For the purposes of this article, I am talking about fear (not fear [with] aggression, which has both positive and negative definitions in dog training, behaviors OR aggression behaviors). Nor the fear that a resource is going to be taken away, and not dominant behaviors (which in my definition are not necessarily undesirable). A dog's personality or temperament, IMO, can not be described as simply "fearful", "dominant", "abused", or "aggressive". Dogs have rich lives (or should have) just as we do, and are not put into one simple box definition. They may have behaviors that fit that definition (and will have other behaviors and characteristics beyond those), but dogs (themselves) can not be IMO defined this way.
There are many environmental, medical, neurological, and genetic factors that can push a dog towards fearful behaviors. It's important for owners to know that things they may do can make (one would hope inadvertently) a dog more fearful. Here are some possible common contributors:
- (Food, Toys or Play used incorrectly) Food, Toys, or Play may be the answer if done CORRECTLY. Too often people do not understand the training and behavior modification use of food or clicker training. Due to mistiming or thinking that food alone may bring the dog around, owners will often continue to trap their dogs in fearful behaviors by not addressing or understanding the ways to bring more confident behavior out. Instead owners should be rewarding the investigation of the fearful thing in steps rather than rewarding the avoidance of it. In another direction, "play" can sometimes be too rough and not enjoyable to the dog. This can also cause fear of "play" or for the dog to not view what you are doing as a "play" behavior.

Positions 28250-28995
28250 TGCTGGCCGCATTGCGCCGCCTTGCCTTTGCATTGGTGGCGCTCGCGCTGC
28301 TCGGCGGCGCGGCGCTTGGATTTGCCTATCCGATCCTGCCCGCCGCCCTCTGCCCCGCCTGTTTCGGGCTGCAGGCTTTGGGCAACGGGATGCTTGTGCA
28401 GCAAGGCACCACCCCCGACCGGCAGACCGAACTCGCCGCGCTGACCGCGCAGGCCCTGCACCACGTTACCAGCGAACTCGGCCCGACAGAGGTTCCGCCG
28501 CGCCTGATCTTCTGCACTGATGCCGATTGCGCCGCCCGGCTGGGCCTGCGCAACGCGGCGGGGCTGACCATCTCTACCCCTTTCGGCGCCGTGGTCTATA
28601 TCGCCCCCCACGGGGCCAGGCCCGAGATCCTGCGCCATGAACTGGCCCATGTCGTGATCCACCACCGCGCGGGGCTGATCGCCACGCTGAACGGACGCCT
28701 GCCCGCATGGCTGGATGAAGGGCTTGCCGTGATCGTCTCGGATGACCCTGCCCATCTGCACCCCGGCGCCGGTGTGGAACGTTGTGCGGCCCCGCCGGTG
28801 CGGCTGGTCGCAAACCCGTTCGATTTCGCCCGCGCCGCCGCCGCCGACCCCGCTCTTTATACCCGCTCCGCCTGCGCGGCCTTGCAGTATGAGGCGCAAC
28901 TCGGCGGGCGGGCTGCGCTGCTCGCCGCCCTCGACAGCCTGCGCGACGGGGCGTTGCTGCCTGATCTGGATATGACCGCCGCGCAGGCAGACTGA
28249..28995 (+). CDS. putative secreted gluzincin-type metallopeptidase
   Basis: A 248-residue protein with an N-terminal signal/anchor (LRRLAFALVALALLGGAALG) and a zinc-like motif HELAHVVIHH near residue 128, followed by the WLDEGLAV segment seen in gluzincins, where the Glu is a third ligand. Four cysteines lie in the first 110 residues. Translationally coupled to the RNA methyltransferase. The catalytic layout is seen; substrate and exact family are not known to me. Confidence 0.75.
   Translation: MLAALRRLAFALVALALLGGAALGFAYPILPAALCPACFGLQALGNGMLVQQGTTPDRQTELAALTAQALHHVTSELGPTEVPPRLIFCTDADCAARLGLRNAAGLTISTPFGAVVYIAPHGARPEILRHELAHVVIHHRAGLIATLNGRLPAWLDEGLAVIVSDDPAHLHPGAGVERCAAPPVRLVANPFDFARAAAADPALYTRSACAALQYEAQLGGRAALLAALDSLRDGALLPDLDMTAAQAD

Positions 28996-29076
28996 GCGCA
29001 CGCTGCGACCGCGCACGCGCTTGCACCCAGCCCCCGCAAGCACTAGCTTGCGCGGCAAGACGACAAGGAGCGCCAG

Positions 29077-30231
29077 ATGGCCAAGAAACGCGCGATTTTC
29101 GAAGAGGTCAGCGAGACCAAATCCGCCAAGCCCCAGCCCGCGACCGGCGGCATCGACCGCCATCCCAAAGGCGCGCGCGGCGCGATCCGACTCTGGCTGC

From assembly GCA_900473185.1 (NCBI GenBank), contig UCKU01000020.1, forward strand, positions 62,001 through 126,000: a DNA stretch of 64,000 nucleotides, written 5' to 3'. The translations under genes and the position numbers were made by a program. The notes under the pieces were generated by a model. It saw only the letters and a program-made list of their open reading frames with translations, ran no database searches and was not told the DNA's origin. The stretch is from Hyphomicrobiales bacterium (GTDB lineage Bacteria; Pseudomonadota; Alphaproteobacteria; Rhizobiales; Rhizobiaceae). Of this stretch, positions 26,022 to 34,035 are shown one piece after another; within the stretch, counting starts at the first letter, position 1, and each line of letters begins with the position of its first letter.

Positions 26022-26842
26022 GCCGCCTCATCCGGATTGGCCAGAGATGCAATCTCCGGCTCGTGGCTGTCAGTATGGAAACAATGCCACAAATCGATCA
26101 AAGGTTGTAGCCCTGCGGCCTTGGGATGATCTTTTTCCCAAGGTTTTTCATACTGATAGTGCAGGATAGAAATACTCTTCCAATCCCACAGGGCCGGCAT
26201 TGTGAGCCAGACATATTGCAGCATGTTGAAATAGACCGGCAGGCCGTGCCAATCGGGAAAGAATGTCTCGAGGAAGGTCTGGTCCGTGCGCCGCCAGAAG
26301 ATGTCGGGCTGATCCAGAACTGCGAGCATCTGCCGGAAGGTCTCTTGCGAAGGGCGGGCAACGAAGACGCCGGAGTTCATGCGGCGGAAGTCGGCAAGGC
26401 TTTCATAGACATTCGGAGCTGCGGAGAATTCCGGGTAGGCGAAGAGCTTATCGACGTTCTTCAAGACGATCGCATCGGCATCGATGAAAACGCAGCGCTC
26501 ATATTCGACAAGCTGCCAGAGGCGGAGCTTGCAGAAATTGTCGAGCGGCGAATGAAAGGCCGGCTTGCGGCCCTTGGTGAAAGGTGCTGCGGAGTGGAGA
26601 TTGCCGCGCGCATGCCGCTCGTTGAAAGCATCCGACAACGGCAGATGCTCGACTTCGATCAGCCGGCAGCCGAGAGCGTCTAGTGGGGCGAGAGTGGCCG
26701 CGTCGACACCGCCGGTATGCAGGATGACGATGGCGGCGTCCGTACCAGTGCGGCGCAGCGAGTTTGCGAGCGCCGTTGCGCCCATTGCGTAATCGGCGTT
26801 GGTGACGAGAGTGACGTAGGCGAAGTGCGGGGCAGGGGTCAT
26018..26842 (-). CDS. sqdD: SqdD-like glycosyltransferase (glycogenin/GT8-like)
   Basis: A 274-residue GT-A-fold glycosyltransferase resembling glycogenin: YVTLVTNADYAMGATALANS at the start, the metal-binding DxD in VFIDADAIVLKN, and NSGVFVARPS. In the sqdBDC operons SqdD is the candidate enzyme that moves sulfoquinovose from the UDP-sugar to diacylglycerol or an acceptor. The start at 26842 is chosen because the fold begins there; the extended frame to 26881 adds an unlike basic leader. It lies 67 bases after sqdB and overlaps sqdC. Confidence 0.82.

- Not allowing your dog the freedom to investigate and discover (safely and supervised). One example of this would be a dog mildly startled by a sound. Before the dog can recover and investigate, the owner scoops them up or hugs them cooing to them that "it's okay". The grabbing away from the object as if it actually is scary, rather than allowing the dog to recover and discover for themselves starts to ingrain fearful responses. Dogs need the ability to do some independent learning on their own.
- Pushing a dog too far before he/she is ready. Dogs are all different and learn at their own pace. You ARE NOT going to make progress with a dog unless they are ready. One way to be sure that you do make progress is to break training or behavior modification into reasonable steps. However, that does not mean to stunt any progress that you could make either. The experience of a results based trainer can help you judge whether to stay a course or another simpler direction is needed.
- No socialization or poor socialization or exposed to unsafe socialization. Socialization is often misunderstood by people. It's not simply dragging the dog out the door a couple of times or walking them by dogs on the street. In my training and socialization plan, I have a minimum of four outdoor areas and two indoor areas that I actively use to train and socialize in. I do not allow out of control people or dogs to come up to my dogs in those areas. I keep my dogs safe and secure with me so they don't unnecessarily meet with a traumatic experience. This is a balancing act as you don't want to be so protective that your dog does not experience life, and yet don't want to be so blase that they experience something negative unnecessarily.